disability and access

July 12, 2012


The cinema exhibition sector has already achieved a great deal in ensuring that cinemas are a welcoming and accessible environment for people with disabilities. Many changes made by exhibitors in this regard pre-empted and indeed went further than the requirements placed on cinemas, and others providing goods, facilities or services to the public, by the Disability Discrimination Act 1995, now superceded by the Equality Act 2010.


The Association and its members continue to discuss and develop approaches around disability and access. These considerations are informed by the CEA’s Disability Working Group, comprising representatives of the key circuits and equipment manufacturers as well as those groups representing people with disabilities.


In 2007, the CEA issued to all members the fourth edition of its ‘Best Practice Guidelines for the Provision of Services to Disabled Customers and the Employment of Disabled People’. Produced in consultation with a wide array of relevant stakeholders, this document set out a comprehensive view not just of the requirements placed on cinema owners and operators by legislation, but also advice and ideas on a comprehensive range of operational issues.


Further copies of this  - revised and updated most recently in April 2012 - are available on request from the CEA office. This is how you can contact us.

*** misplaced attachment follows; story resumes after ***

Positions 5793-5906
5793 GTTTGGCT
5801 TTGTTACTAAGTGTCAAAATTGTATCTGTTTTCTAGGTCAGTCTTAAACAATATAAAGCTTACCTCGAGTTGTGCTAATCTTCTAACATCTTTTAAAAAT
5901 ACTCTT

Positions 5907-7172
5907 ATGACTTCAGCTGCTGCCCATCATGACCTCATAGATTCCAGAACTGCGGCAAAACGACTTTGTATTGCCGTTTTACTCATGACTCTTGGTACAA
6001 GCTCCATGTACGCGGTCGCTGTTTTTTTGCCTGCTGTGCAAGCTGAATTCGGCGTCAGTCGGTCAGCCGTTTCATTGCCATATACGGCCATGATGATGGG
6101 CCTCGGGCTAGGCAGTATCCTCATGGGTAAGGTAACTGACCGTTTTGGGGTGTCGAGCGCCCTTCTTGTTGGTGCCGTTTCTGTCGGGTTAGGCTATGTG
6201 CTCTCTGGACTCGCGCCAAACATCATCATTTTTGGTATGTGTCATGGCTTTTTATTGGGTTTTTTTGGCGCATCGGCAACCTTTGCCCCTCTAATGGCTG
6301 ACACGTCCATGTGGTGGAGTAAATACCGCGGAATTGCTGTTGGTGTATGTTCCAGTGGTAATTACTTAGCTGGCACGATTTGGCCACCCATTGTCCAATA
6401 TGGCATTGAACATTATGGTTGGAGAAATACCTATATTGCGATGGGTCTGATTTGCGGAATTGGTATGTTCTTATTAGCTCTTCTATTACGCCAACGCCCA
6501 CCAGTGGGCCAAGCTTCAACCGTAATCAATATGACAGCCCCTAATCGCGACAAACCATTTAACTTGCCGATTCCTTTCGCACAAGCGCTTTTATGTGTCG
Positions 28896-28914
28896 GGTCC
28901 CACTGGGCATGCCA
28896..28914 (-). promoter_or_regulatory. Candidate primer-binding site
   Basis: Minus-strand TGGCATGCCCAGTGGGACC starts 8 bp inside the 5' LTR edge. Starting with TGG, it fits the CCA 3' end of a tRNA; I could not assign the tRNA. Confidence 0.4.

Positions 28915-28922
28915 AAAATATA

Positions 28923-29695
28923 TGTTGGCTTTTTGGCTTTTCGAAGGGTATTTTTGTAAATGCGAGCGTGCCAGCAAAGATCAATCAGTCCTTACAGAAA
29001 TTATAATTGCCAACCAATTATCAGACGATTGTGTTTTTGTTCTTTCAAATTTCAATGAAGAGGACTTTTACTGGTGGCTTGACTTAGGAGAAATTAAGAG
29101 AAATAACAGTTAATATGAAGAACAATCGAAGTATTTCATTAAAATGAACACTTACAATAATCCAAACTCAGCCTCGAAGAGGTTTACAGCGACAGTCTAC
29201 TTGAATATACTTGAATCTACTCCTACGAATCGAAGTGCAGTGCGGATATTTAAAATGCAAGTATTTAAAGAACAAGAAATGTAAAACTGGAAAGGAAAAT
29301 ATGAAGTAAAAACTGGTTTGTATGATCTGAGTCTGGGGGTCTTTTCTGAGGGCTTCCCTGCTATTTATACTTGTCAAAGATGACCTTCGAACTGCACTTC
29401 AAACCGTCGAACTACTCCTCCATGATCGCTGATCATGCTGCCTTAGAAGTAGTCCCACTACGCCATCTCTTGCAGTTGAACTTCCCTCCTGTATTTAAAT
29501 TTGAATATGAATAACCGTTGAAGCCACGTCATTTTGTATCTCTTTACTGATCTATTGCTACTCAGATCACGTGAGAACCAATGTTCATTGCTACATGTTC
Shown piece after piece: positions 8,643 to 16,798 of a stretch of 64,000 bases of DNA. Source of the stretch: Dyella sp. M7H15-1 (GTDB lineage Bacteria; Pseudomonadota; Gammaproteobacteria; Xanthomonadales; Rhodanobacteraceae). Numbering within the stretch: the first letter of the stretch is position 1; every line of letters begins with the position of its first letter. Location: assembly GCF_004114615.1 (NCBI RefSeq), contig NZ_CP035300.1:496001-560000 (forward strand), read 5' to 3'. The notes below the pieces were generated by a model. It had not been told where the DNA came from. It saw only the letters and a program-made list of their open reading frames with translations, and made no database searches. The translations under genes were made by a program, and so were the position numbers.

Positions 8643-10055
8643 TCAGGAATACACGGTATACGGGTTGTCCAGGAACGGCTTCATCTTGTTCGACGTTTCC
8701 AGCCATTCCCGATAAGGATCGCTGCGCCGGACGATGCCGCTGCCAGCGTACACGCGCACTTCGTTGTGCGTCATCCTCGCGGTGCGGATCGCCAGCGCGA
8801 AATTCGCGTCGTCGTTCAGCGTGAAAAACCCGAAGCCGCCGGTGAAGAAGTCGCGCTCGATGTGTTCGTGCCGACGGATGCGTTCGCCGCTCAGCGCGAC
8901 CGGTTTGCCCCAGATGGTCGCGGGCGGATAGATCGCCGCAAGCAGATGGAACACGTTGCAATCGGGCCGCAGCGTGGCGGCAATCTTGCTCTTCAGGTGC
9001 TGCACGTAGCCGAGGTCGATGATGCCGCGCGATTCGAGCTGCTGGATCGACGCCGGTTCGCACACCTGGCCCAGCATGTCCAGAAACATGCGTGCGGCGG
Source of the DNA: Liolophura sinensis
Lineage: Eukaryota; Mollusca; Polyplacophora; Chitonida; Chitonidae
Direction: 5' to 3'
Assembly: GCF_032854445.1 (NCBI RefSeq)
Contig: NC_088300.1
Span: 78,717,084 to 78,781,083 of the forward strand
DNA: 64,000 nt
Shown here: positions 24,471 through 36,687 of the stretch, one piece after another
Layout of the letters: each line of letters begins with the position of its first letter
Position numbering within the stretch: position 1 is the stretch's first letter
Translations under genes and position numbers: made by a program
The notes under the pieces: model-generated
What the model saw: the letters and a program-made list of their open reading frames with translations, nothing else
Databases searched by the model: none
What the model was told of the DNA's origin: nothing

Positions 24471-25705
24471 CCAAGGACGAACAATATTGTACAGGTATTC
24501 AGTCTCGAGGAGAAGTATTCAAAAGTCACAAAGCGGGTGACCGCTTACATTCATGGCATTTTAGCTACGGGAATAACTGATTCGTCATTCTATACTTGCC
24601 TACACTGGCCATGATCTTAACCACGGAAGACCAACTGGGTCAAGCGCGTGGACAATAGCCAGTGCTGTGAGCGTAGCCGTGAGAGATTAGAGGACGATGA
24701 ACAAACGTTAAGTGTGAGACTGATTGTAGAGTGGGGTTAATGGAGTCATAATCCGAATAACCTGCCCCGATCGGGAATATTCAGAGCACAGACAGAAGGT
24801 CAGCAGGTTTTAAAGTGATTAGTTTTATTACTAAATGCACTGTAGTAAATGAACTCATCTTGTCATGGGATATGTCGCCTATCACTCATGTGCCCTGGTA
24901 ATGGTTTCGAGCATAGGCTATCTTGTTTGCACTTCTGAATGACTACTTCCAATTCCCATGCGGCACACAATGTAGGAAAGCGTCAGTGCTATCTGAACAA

The CEA Card is the national concessionary card developed by the Association to allow people with disabilities to obtain one free ticket for a person accompanying them to the cinema. Around 90 per cent of UK cinemas now support the scheme, ranging from the large national chains to smaller independent operators.


Further details on the scheme can be found on the CEA Card website here. (This site may open in a new window).


From numbers of applications and feedback, the scheme seems to be popular both with disabled people and representative organisations.


Cinemas continue to be proactive in seeking to address the needs of customers with particular access needs. By mid 2012, around 80 per cent of UK cinema sites were now equipped with digital cinema equipment, meaning that they had the capability to screen subtitled films. The number of subtitled film screenings per week now stands at around 1,000. 


The ongoing digitisation of the UK cinema sector, now well-underway, should see these numbers accelerate further.


There is also increasing interest amongst cinema operators in addressing the needs of other disabled members of the community, such as those with autism spectrum disorders.


There are a number of resources around cinema and access which people with disabilities might find useful.


With funding from the industry body Cinema First, the listings service at www.yourlocalcinema.com has continued to provide a vital source of weekly information on local screenings of subtitled and audio-described films. According to the monitoring undertaken by yourlocalcinema.com, by early 2010, UK cinemas were showing around 2,200 subtitled screenings of films per month, over six times the figure recorded for 2003. Here is a link to the yourlocalcinema.com website. (This site may open in a new window).


The Royal National Institute of Blind People (RNIB) offers information about audio description services in cinemas, on DVD, on digital television and in theatres. Here is a link to the RNIB website. (This site may open in a new window).


In taking forward its work on disabilty and access, the CEA also works closely with a number of other representative organisations, including Action on Hearing Loss and the National Deaf Children's Society.